Peppermint, open source project started a few years ago, aims at offering a lightweight; web focused operating system that emphasizes speed and ease of use built using the common Ubuntu code base.
Peppermint was put together using a lot of the sensibilities of more user friendly distributions such as Linux Mint while retaining the low resource use typical of lighter distributions. Peppermint is currently on its fourth major version, with a fifth due out between May and June this year.
Peppermint are much faster and responsive than windows run machine and people prefer more. According to Shane Microsoft has the potential to work well in Africa, however relative inflexibility regarding licensing limits in areas with no or unstable currencies or areas with severely limited economic resources are an issue.
With Microsoft dropping support for Windows XP, a lot of the hardware that’s available in Africa is now only suited for running lightweight Linux distributions as they won’t handle the newer versions of Windows.
Marc Stephan Nkouly, the manager of a successful Cameroon cyber café says using Open source technologies to help build a worldwide community of contributors to and users of tools that are providing new educational opportunities, resources, and jobs.
“I will do my best to create a center where we can train young people in Linux and web development, because those are the kinds of skills and jobs that can make these youth have decent employment locally and can also contribute to improve local business,” he said.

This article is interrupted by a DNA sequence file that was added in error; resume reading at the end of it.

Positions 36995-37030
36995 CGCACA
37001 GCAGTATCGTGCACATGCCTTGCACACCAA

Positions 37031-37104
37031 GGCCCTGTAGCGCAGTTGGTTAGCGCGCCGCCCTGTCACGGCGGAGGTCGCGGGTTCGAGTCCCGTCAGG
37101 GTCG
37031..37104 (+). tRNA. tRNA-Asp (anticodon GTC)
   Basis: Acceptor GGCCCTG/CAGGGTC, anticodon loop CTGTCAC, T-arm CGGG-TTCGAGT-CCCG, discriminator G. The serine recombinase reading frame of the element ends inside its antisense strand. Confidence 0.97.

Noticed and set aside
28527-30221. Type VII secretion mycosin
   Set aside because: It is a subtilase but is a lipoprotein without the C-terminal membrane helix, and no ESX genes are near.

Shane Remington: “Since our very first offering, Peppermint One, we’ve been averaging about 8 million downloads each version and we estimate that we have a community comprised of over 3 million users in 140 countries and territories worldwide.”
Given the open licensing and free use, lightweight Linux distributions are a natural fit for any circumstance involving limited economic means or restricted hardware availability.
Peppermint has a great potential of making it big, according to Remington, it is very light, stable, and a great starting point for those who want to get started with Linux and not feel freaked out.
“The other major way is affordability as Peppermint will always have a free, community supported version, to explore with, learn and build upon,” he said.
According to Weaver, Peppermint’s strongest point is simply being a fast and sleek desktop operating system that stays out of your way. It also makes it easier for users to create a modern looking desktop experience than many other lightweight Linux distributions, as our default configuration includes things like compositing.
Peppermint is located in Hendersonville, North Carolina and run by Shane Remington and Kendall Weaver along with other supporting people in financing, community supporters and marketers.